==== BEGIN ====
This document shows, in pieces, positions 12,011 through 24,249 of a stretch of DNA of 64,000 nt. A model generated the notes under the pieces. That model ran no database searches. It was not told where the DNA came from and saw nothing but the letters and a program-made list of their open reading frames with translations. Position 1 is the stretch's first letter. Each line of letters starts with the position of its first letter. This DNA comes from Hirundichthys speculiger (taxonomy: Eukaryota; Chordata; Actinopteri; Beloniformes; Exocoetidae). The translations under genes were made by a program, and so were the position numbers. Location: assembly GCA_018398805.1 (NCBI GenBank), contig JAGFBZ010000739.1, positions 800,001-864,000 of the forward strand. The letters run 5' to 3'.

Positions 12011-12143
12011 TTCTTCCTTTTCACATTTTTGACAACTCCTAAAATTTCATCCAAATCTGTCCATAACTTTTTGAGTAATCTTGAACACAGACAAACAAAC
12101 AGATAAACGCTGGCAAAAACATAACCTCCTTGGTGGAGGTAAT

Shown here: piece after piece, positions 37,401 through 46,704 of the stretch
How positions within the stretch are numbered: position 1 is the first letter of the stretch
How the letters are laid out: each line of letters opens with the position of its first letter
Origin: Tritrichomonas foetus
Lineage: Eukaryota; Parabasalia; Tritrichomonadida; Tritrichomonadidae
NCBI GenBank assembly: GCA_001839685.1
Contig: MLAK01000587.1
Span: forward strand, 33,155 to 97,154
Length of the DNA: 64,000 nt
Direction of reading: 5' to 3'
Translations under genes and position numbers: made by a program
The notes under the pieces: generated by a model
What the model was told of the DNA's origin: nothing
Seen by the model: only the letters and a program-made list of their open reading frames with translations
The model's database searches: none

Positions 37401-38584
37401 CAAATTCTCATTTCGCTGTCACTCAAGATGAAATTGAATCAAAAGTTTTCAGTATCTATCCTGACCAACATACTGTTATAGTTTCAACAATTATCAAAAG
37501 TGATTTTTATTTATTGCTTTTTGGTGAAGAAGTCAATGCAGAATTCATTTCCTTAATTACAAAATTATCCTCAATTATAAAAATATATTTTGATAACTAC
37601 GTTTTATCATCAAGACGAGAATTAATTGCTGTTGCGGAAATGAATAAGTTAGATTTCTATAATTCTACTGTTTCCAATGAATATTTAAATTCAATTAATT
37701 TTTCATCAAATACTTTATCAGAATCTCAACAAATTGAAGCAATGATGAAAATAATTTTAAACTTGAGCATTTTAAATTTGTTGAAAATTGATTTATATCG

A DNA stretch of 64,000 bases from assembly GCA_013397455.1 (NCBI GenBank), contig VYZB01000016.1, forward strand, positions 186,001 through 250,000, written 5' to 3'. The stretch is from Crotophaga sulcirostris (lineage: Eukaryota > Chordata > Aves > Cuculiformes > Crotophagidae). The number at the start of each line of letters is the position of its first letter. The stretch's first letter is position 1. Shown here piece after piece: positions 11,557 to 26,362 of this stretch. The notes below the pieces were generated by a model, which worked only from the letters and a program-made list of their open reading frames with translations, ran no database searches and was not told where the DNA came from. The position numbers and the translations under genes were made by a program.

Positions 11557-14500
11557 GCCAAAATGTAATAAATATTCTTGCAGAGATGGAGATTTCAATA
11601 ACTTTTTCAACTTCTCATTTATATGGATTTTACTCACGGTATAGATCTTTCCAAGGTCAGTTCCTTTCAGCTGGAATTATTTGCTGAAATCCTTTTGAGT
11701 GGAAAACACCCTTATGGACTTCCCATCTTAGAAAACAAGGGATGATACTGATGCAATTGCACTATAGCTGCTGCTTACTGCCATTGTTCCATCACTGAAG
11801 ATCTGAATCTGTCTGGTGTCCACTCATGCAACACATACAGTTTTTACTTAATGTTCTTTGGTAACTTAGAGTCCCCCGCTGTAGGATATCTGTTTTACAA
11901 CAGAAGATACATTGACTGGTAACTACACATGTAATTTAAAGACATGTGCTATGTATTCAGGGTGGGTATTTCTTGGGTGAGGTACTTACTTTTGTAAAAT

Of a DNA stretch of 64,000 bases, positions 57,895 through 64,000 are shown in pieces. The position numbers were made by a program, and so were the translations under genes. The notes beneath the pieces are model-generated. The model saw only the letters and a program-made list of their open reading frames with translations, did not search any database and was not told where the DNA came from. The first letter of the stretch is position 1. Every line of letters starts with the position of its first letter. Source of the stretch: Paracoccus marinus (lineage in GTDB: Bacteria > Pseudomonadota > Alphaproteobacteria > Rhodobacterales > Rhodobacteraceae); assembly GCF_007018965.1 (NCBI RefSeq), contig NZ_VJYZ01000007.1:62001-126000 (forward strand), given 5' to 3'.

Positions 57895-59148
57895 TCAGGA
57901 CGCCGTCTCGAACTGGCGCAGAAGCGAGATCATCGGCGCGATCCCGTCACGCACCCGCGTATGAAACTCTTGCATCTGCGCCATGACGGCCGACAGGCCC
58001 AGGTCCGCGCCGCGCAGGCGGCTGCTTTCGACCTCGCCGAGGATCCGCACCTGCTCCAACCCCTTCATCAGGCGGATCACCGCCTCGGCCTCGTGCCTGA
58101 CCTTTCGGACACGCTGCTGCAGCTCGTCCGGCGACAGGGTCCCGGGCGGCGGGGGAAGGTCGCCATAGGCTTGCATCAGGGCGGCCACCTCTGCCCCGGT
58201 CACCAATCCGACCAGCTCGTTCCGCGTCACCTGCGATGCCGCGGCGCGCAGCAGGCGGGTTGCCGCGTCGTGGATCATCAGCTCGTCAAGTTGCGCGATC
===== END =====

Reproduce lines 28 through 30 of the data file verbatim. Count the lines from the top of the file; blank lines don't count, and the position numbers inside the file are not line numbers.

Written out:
11601 ACTTTTTCAACTTCTCATTTATATGGATTTTACTCACGGTATAGATCTTTCCAAGGTCAGTTCCTTTCAGCTGGAATTATTTGCTGAAATCCTTTTGAGT
11701 GGAAAACACCCTTATGGACTTCCCATCTTAGAAAACAAGGGATGATACTGATGCAATTGCACTATAGCTGCTGCTTACTGCCATTGTTCCATCACTGAAG
11801 ATCTGAATCTGTCTGGTGTCCACTCATGCAACACATACAGTTTTTACTTAATGTTCTTTGGTAACTTAGAGTCCCCCGCTGTAGGATATCTGTTTTACAA